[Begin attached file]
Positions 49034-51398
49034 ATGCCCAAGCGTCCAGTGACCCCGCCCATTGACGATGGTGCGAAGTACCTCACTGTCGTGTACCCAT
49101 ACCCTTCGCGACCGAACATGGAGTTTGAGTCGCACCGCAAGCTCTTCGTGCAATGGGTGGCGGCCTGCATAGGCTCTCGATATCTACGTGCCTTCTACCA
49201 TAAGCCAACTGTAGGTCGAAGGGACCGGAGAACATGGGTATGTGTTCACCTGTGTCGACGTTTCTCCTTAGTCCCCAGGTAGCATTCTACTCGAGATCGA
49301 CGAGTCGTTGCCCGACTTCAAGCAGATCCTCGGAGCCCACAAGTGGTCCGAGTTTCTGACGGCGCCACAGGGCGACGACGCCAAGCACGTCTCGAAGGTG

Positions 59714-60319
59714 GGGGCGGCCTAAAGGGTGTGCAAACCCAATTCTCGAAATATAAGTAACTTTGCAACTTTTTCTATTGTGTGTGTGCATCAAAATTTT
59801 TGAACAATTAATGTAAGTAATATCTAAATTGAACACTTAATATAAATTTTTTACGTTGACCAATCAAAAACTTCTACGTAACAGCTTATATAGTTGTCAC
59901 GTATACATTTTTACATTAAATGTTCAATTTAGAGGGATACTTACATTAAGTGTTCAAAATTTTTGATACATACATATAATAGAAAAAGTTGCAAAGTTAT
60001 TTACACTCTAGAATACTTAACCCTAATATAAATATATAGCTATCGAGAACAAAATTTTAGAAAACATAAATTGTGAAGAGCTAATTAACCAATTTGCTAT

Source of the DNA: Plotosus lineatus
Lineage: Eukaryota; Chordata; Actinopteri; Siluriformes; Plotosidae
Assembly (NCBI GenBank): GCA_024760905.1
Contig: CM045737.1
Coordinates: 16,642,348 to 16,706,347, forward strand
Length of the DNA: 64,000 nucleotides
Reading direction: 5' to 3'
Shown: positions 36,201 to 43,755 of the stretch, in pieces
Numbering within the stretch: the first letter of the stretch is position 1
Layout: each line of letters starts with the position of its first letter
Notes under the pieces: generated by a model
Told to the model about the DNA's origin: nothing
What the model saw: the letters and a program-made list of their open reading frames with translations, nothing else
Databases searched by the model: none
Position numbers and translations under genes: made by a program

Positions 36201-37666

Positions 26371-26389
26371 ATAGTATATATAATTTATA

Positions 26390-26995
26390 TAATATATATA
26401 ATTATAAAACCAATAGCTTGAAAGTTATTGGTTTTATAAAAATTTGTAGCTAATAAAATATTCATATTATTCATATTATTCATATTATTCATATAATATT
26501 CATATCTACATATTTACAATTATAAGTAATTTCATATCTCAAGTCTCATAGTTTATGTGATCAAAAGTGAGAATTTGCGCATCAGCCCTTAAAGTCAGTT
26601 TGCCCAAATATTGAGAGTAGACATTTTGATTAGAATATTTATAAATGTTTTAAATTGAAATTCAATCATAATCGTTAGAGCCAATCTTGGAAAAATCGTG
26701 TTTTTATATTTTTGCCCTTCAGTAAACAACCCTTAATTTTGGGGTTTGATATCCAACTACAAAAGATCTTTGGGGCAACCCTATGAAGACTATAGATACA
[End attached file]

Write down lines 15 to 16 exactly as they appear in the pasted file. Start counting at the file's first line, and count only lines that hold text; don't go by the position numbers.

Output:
Coordinates: 16,642,348 to 16,706,347, forward strand
Length of the DNA: 64,000 nucleotides